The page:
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I wish to place a viewpoint before your Lordships at this time of the 50th anniversary of the United Nations which, were I a journalist—as my noble friend Lady White said she was many years ago—would probably get my copy scored through with the famous blue pencil and nothing very much would be left. I say that because the media in this country—largely, in my view, going through an iconoclastic phase in its history, for reasons best known to its proprietors and probably its editors—simply loves "knocking" all and sundry, and in this regard the United Nations is no exception.

However, I want to put to noble Lords—incidentally, I have to say there have been few this afternoon, who have made comment along these lines, but many outwith this Chamber make such comment—that the United Nations is more than an expensive and worthless talking shop. I wish to pose a series of straightforward questions. For example, without the United Nations, would we have declared warfare illegal? That is, of course, a proposition which I freely acknowledge is usually ignored in extreme difficulty. But it is there as an outline and theoretically at least it is the means of settling disputes.

Would we ever have promulgated the universal declaration of human rights? Would peace-keeping, or some attempt at peace-keeping, ever have been invented? Would smallpox have been eradicated from the face of the earth and polio from the Americas? Would all those arms control and disarmament agreements regarding nuclear and other weapons of mass destruction—and the arms register—ever have been brought to fruition? Without the United Nations would the people of Namibia and Cambodia be better or worse off? Would the international struggle against apartheid in South Africa have been so persistently executed? Would decolonisation have happened so relatively smoothly? Would the great body of international human rights law which now exists ever have seen the light of day? Would the struggle to eradicate the very worst of global poverty and adequately to protect our environment have made any headway at all?

I answer my own questions by saying that I believe that progress in each or some of those areas would have occurred to some extent or another without any United Nations lead. Governments have their own agendas of conciliation, and other international and continental quasi-governmental bodies usually seek to confirm their status as being both beneficial in influence and indispensable in action, often identifying, for example, a social or a physical need at the point of need, and then bringing in the appropriate NGO where some action can take place. I also quite understand that in geo-political terms it has been an international agreement hammered out time and again against the background of difficult concessions and complicated negotiation by the countries concerned which has sustained the United Nations in its worldwide mandate.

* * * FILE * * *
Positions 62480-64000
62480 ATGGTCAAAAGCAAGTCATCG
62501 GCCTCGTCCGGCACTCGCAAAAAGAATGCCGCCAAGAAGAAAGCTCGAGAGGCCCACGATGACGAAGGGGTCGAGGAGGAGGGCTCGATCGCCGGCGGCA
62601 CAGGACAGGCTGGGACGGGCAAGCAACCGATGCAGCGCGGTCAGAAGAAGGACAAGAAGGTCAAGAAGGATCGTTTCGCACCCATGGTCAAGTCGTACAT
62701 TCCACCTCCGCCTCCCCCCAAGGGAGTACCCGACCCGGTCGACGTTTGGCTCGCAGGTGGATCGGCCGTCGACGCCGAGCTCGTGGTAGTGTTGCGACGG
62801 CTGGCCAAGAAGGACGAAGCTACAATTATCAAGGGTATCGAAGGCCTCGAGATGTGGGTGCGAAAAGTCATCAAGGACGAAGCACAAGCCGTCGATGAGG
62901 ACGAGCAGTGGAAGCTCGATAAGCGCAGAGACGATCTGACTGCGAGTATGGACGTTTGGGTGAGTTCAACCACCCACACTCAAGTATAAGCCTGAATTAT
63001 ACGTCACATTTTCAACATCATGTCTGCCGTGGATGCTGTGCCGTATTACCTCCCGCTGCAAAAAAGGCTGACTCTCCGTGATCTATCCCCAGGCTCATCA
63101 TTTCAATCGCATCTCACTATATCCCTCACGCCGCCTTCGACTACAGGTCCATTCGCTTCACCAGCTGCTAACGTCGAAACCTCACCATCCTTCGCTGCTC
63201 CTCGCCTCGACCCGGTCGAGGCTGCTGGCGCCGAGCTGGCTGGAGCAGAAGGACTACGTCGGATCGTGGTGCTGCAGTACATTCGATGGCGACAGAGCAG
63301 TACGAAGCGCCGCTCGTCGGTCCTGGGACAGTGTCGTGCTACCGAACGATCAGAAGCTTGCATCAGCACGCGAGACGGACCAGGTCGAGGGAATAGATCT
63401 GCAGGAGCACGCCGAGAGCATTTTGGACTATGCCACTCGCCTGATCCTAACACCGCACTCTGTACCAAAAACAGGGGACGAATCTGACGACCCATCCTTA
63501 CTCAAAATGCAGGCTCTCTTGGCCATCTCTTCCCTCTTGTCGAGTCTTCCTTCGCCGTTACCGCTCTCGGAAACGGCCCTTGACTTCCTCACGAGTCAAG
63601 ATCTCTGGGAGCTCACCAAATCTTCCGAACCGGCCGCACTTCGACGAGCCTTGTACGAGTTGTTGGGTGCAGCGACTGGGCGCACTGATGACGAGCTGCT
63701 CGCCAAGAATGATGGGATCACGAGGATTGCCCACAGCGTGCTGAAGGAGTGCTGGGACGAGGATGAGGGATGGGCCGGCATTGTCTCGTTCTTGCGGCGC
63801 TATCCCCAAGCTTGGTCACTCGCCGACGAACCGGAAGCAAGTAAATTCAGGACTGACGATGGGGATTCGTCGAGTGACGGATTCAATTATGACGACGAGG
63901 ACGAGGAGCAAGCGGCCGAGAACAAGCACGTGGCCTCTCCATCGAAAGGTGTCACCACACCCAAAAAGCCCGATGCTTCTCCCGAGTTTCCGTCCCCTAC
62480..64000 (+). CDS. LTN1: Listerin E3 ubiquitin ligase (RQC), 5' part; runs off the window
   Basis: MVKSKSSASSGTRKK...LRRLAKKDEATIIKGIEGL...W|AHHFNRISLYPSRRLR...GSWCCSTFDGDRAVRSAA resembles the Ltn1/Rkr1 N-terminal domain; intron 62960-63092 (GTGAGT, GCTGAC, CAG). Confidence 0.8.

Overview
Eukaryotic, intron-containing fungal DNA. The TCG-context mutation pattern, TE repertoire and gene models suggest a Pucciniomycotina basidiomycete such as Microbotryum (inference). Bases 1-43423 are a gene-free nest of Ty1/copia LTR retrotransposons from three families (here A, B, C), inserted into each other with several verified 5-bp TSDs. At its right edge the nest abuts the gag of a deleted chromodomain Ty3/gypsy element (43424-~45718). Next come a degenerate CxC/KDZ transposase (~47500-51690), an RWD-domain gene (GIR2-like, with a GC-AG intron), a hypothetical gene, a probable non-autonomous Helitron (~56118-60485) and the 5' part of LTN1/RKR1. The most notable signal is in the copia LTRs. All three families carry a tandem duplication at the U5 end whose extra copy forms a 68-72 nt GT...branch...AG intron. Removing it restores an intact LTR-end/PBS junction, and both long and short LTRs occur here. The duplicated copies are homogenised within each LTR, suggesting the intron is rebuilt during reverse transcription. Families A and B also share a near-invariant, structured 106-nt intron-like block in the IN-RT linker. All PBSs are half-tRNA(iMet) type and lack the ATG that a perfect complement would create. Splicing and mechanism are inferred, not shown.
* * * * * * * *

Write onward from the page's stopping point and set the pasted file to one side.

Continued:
In addition, in my view it is foolish to believe that, because a UN initiative is ignored or exploited, we should encourage the major powers to do likewise. On the contrary, continued adherence by those countries whose fiscal and political commitment is now being

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questioned should, more than ever, be encouraged. However, I posed those earlier questions in a serious manner. They are difficult to answer other than in the rather general way that I attempted.

I conclude, confirming my earlier comment that I intended to be brief, by saying that I accept as much as anyone the need to restructure key areas of the United Nations, to root out corruption wherever it exists and to tighten the administrative efficiency of the overall body. Nevertheless (a good Scots word), I believe that the United Nations deserves our thanks and praise far more than we often appear willing to admit. I should like that to be remembered in this debate.

5.30 p.m.

Viscount Waverley: My Lords, I rise with trepidation in the presence of such distinguished company. I hope that your Lordships will accept graciously my humble contribution. I shall be brief.

The United Nations is at a crossroads. Contradictory assessments of its past performance and usefulness and divergent views concerning its future roles have given rise to political controversy. The South Commission report recently concluded that the dilemma in reforming the United Nations is that it is an institution with an unequal and diverse membership operating in a global economy system. Many would like to see changes while others are determined to maintain the status quo.